So maybe they should consider the connection between Levi Preston and Pascal’s famous observation…
The heart has its reasons, which reason does not know. We feel it in a thousand things. I say that the heart naturally loves the Universal Being, and also itself naturally, according as it gives itself to them; and it hardens itself against one or the other at its will. You have rejected the one and kept the other. Is it by reason that you love yourself?
It is the heart which experiences God, and not the reason. This, then, is faith: God felt by the heart, not by the reason.Blaise Pascal, Pensees
So, you see the obstacle the Beefy Nihilists are facing, right?
And just to make it a little less opaque, notice how Spengler connects the origin of America to this deep and passionate desire for freedom…
America’s founders pledged their lives, fortunes and sacred honor to the revolutionary cause at a moment when they enjoyed more freedom as Englishmen than the citizens of any other country in the world, and when taxation without representation did not prevent them from living in peace and relative prosperity. Never before or again in modern history did men of property and station make such a reckless gamble. In fact, most of the signers of the Declaration of Independence were impoverished by the war, and many would have hanged if the American cause had failed. This supremely immoderate act was motivated by a passion for liberty, mostly with a religious foundation.Kierkegaard is needed more than ever, by Spengler, Asia Times Online, June 24, 2013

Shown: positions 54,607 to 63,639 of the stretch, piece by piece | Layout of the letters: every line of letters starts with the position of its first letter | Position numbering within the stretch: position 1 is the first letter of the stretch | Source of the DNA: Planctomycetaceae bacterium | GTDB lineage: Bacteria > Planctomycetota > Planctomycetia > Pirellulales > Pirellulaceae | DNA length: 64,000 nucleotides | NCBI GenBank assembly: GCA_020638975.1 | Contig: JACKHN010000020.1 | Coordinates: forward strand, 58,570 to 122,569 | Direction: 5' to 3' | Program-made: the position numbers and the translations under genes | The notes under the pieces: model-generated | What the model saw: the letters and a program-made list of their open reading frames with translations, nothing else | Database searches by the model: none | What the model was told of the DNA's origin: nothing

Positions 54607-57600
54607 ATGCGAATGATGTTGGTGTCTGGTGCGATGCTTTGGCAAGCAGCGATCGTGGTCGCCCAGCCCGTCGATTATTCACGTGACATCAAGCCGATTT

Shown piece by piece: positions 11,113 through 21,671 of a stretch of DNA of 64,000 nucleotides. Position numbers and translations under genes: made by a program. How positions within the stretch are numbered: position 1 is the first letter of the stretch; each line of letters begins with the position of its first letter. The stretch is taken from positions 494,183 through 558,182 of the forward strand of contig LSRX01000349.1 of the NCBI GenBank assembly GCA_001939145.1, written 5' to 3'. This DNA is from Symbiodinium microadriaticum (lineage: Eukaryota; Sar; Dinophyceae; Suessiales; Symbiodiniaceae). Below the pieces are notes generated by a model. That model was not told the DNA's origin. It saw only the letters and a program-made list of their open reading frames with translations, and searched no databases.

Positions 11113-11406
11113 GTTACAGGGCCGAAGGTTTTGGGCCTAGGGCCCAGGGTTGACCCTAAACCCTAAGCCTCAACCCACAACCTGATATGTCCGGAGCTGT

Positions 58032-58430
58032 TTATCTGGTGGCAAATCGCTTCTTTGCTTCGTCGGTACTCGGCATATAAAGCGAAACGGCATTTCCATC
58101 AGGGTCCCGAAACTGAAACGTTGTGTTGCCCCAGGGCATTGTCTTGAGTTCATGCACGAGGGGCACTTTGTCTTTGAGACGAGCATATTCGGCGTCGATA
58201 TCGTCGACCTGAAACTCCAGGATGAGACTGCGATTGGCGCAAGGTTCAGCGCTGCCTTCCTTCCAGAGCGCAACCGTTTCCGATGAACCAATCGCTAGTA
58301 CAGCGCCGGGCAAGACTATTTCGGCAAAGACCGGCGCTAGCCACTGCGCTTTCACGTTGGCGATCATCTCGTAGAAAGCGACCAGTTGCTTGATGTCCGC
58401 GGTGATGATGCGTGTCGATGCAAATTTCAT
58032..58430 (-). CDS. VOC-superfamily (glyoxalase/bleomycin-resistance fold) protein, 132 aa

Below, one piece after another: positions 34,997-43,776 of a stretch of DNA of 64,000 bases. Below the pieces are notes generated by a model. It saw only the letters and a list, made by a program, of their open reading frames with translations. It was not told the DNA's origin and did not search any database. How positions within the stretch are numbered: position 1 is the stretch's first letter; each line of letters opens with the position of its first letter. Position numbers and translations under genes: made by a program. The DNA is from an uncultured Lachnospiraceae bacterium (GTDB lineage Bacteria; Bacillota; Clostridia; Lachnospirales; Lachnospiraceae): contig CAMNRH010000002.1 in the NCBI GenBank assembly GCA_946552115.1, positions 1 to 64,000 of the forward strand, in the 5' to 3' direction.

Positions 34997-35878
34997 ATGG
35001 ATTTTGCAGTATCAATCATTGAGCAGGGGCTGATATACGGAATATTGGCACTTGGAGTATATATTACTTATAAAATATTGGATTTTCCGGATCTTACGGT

And that’s their problem. The harder the Beefy Nihilists put their shoulders to the plough against you, the more they are going to discover that a surprising number of you aren’t the pushovers they thought you were!
From Huck Finn to Sam Spade, our greatest books and films feature everyman heroes who question illegitimate authority and fight for a fair shake.What Makes America Great?, By Daniel Krauthammer, Weekly Standard, April 28, 2017
And think about what Tom Wolfe says in relation to the status genre…